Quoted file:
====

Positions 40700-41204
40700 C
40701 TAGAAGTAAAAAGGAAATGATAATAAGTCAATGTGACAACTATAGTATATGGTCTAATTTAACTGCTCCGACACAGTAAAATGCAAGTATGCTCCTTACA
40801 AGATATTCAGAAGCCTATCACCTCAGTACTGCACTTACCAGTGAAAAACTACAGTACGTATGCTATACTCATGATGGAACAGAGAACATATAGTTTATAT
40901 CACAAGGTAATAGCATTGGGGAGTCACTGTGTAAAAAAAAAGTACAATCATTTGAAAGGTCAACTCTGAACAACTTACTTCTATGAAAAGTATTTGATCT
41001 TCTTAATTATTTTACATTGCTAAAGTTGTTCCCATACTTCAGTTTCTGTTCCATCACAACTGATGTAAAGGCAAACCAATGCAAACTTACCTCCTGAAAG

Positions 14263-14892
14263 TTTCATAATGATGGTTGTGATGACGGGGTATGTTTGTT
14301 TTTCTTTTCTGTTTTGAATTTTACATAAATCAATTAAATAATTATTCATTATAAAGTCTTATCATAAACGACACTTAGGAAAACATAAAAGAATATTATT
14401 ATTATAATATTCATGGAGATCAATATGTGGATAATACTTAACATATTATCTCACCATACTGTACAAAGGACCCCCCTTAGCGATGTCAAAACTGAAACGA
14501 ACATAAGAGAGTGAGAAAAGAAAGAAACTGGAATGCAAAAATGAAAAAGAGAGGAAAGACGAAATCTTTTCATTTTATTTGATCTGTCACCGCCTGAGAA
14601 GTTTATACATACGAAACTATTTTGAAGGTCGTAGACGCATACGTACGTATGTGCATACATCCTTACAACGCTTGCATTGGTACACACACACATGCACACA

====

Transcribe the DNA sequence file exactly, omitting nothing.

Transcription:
Positions 40700-41204
40700 C
40701 TAGAAGTAAAAAGGAAATGATAATAAGTCAATGTGACAACTATAGTATATGGTCTAATTTAACTGCTCCGACACAGTAAAATGCAAGTATGCTCCTTACA
40801 AGATATTCAGAAGCCTATCACCTCAGTACTGCACTTACCAGTGAAAAACTACAGTACGTATGCTATACTCATGATGGAACAGAGAACATATAGTTTATAT
40901 CACAAGGTAATAGCATTGGGGAGTCACTGTGTAAAAAAAAAGTACAATCATTTGAAAGGTCAACTCTGAACAACTTACTTCTATGAAAAGTATTTGATCT
41001 TCTTAATTATTTTACATTGCTAAAGTTGTTCCCATACTTCAGTTTCTGTTCCATCACAACTGATGTAAAGGCAAACCAATGCAAACTTACCTCCTGAAAG

Positions 14263-14892
14263 TTTCATAATGATGGTTGTGATGACGGGGTATGTTTGTT
14301 TTTCTTTTCTGTTTTGAATTTTACATAAATCAATTAAATAATTATTCATTATAAAGTCTTATCATAAACGACACTTAGGAAAACATAAAAGAATATTATT
14401 ATTATAATATTCATGGAGATCAATATGTGGATAATACTTAACATATTATCTCACCATACTGTACAAAGGACCCCCCTTAGCGATGTCAAAACTGAAACGA
14501 ACATAAGAGAGTGAGAAAAGAAAGAAACTGGAATGCAAAAATGAAAAAGAGAGGAAAGACGAAATCTTTTCATTTTATTTGATCTGTCACCGCCTGAGAA
14601 GTTTATACATACGAAACTATTTTGAAGGTCGTAGACGCATACGTACGTATGTGCATACATCCTTACAACGCTTGCATTGGTACACACACACATGCACACA